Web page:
Well, okay. This was more than a little humiliating.

"She's a menace, that's what she is!" declared The Chace, turning to leave.

Adham's perfect English took a turn for the worse as he reverted to Egyptian-style English and proceeded to cuss the guy out.

(Isn't it always so impressive when everyone seems to know English swearwords? I hardly know three Arabic ones.)

And then there was a minor scuffle, an attempt to hit The Chace by Adham, an interruption by an extremely indignant camel-guy, and before long The Chace had gone back to his friends, none the worse for wear except that his neck was slightly redder (due to how worked up he had gotten over Adham) and his clothes slightly sandier (because I'd knocked him into the sand. Cough).

Fortunately, Mr Shafie had missed the entire ordeal. I sat down on a dune as the rest of the class took turns riding the donkey – God, did I hate that donkey – and hugged my backpack to my chest, willing my face to un-red itself.

After a while, Adham came and sat next to me.

Argh! Adham!

Without The Chace as a temporary distraction, I was suddenly aware of everything that had happened. Right, so Adham had done his manly-duty and defended me. Because I was a clumsy idiot, and not in a cute way. And now he was probably coming to gloat over my stupidity.

I figured I should thank him.

"Uh, thanks," I mumbled. "For that."

Adham nodded. "Sure, no problem."

Well, this isn't at all awkward.

"So d'you still like that guy?" asked Adham, a grin on his face.

I went redder again. Adham's tact had always been on the non-existent side.

"No, obviously," I grumbled under my breath. Looks can be deceiving. And now Gossip Girl would never be the same again. If I couldn't watch Chace, what would I watch? Ew, not Dan. Ew.

"Yeah, I kind of figured."

Silence.

"Um, your English is really good now," I said at last. "I didn't know you'd gotten so good."

To my surprise, Adham seemed a little embarrassed. He ran a hand through his hair. I tried not to think too loudly how good-looking he was (because, you know, I'm impartial and matter-of-fact. Not).

He said, "Well, I guess I kinda owe you that."

"Huh?"

"You know, how back in kindergarten, you always explained the cartoons to us because you were the one who understood English best?" he said after a pause.

I thought back. "Sure." Not that there was much to explain in Tom and Jerry. I hoped he wouldn't remember that.

"I was so impressed by that when I was a kid," he said, laughing. "I kind of made up my mind, when we went to first primary, that I wouldn't talk to you again until my English was as good as yours. It was really stupid, but there you have it. I sort of forgot about it, but by then I'd gotten used to improving my English, and ... not talking to you ... and it sort of carried on until now."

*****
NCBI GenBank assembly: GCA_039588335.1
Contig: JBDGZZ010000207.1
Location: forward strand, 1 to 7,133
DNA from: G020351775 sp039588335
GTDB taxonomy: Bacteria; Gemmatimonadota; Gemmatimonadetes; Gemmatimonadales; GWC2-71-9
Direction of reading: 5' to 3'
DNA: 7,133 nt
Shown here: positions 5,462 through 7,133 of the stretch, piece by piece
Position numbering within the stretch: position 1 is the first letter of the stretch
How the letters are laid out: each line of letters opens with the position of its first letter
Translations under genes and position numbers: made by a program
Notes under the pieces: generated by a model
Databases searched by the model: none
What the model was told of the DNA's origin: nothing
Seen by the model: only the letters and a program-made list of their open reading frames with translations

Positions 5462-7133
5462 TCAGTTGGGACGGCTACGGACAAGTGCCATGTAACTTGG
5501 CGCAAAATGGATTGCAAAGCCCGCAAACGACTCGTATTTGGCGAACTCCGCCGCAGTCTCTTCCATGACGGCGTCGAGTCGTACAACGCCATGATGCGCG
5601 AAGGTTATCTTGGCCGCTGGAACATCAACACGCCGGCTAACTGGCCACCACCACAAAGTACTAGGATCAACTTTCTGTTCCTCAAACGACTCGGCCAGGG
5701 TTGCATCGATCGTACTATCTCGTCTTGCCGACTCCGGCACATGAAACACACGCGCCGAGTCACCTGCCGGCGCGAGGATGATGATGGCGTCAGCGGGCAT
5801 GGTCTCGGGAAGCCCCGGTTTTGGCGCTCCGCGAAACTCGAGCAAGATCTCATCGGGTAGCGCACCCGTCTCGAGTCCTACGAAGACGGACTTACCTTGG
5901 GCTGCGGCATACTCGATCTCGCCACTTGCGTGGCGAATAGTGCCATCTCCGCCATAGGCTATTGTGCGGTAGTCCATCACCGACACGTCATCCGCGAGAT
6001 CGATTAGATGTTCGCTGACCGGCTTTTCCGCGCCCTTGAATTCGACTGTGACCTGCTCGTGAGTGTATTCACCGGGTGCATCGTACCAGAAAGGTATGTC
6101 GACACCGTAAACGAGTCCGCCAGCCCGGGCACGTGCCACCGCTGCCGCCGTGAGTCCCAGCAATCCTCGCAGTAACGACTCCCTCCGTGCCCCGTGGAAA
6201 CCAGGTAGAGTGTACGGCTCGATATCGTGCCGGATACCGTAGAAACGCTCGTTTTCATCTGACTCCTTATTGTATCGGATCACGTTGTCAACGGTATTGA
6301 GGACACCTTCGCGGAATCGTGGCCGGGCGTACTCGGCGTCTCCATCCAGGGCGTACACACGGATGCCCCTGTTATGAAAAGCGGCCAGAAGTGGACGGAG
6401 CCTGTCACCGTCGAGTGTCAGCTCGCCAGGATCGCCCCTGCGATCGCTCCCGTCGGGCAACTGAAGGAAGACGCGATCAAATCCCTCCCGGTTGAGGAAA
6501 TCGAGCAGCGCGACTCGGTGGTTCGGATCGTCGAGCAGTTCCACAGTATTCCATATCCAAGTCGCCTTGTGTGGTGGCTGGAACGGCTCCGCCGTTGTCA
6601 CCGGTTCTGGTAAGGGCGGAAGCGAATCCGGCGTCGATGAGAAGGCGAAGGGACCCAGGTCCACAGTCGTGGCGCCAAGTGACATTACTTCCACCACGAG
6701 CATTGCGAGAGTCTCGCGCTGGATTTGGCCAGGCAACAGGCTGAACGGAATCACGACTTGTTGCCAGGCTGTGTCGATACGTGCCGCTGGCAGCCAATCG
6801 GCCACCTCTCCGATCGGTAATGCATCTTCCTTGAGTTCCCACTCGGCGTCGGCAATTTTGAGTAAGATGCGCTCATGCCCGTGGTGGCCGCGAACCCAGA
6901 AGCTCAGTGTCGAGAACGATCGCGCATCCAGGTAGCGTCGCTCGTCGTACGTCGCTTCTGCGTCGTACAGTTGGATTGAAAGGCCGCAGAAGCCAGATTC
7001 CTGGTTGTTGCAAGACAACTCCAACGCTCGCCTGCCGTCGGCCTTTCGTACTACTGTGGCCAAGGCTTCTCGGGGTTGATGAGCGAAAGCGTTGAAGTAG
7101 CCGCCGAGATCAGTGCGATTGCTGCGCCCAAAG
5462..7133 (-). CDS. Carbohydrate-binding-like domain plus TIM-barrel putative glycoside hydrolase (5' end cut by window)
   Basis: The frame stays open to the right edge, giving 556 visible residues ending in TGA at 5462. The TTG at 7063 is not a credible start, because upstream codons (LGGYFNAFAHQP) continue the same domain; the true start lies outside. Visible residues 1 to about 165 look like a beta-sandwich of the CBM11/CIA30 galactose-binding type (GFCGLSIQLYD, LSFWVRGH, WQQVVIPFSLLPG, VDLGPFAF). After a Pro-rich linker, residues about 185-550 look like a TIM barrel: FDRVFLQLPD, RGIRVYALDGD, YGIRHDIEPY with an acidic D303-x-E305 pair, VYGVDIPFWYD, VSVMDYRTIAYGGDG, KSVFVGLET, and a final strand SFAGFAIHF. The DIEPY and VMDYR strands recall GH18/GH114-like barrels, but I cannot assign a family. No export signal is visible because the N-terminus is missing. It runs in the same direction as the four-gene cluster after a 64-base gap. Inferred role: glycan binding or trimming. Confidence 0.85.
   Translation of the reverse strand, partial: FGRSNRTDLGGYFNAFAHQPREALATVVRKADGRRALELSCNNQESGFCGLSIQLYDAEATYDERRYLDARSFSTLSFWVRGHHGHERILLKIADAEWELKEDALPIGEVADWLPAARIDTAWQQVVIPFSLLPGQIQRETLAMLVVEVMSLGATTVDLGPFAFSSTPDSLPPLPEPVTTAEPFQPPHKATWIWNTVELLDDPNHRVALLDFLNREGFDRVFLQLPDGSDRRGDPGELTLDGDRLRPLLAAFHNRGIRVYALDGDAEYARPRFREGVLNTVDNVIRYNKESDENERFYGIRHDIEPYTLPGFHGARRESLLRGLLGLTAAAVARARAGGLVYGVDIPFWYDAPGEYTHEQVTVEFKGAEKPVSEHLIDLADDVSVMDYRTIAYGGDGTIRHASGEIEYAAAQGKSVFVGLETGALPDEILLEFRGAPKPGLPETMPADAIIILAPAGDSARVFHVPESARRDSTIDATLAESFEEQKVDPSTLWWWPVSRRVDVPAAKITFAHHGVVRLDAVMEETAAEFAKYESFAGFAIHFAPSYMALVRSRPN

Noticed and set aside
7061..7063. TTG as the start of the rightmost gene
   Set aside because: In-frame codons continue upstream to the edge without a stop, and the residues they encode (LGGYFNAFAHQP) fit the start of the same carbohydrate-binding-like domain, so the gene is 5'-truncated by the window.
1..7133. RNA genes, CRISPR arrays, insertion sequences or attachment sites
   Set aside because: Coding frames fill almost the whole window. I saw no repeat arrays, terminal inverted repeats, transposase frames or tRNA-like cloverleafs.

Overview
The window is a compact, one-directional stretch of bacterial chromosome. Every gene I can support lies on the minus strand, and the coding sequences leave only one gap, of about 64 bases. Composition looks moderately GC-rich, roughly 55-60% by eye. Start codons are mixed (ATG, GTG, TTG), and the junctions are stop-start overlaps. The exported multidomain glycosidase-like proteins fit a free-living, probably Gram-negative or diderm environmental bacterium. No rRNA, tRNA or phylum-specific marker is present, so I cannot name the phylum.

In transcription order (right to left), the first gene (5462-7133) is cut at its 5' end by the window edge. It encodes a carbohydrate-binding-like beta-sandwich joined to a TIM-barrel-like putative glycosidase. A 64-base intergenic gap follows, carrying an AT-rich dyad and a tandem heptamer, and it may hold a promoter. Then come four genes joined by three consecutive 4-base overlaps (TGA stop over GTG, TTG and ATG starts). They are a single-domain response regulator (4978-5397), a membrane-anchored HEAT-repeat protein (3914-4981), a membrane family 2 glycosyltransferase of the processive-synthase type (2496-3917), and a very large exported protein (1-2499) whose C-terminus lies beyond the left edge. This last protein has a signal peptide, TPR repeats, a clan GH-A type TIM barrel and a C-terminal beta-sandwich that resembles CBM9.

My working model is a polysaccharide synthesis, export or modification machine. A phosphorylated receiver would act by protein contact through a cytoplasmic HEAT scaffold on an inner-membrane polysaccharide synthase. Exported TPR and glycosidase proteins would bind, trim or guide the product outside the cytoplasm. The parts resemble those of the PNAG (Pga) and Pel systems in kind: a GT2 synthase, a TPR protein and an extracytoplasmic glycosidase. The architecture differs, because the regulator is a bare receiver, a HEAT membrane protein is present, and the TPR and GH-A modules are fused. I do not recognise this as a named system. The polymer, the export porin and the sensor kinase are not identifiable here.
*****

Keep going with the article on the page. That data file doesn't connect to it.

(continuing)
I was a little overwhelmed by this confession, from Adham. He'd always seemed like such a typical athlete guy – who'd known he was this ... ambitious?

So I said the first thing that came to mind.

"Awwwwwwwwww!"

Adham blinked.

"I mean," I covered for myself. "That's ... really cool. You were a smart kid. Except," I felt obliged to add, "in the not-talking-to-me part. That was dumb."

"Yeah, it was," he agreed. Then he hesitated. "I've been regretting that a lot ... especially recently. You're kind of awesome, you know? In your own weird way. You've been impressing me since kindergarten – even now, all the stuff you do in class. You're always so – yourself."

I gaped at him. Surely this wasn't leading where I sincerely hoped it was. Ahh. Eek.

"Thank you," I mumbled. I didn't know what else to say.

"I really like you, you know," he finally said.

Except he didn't say it like that. He said bahebek. Which means I love you. But we both know it mean I like you. Because, at the time, that's what love was to teenage guys. They were in love every week.

But to me, it meant the world. Because I hadn't expected it, and because it was exactly what I'd dreamed of.

God, did I love that donkey right now.

"I kind of like you, too," I said at last, in English. Because I didn't want to say I loved him in Arabic, because that would make me sound a lot stupider than he had. It was just one of those things.

He grinned.

"Even though you looked really dumb falling off that donkey," he said, in English, "I'm glad you did."

I burst out laughing. It was a nice moment. If this had been in America, we would have kissed right now.

Mr Shafie, unaware history was being made, chose that moment to unleash an enormous burp a few feet away.

The moment was gone, but even while we laughed, Adham's eyes held mine a little longer than normal, and he brushed his hand over the top of my head lightly. It wasn't exactly a kiss (more of a pat, to be honest) – this was Egypt – but it was just as good.

It was better than that. Because it meant something. It was the start of something. And suddenly, I was really fond of the pyramids.

And, you know. Donkeys.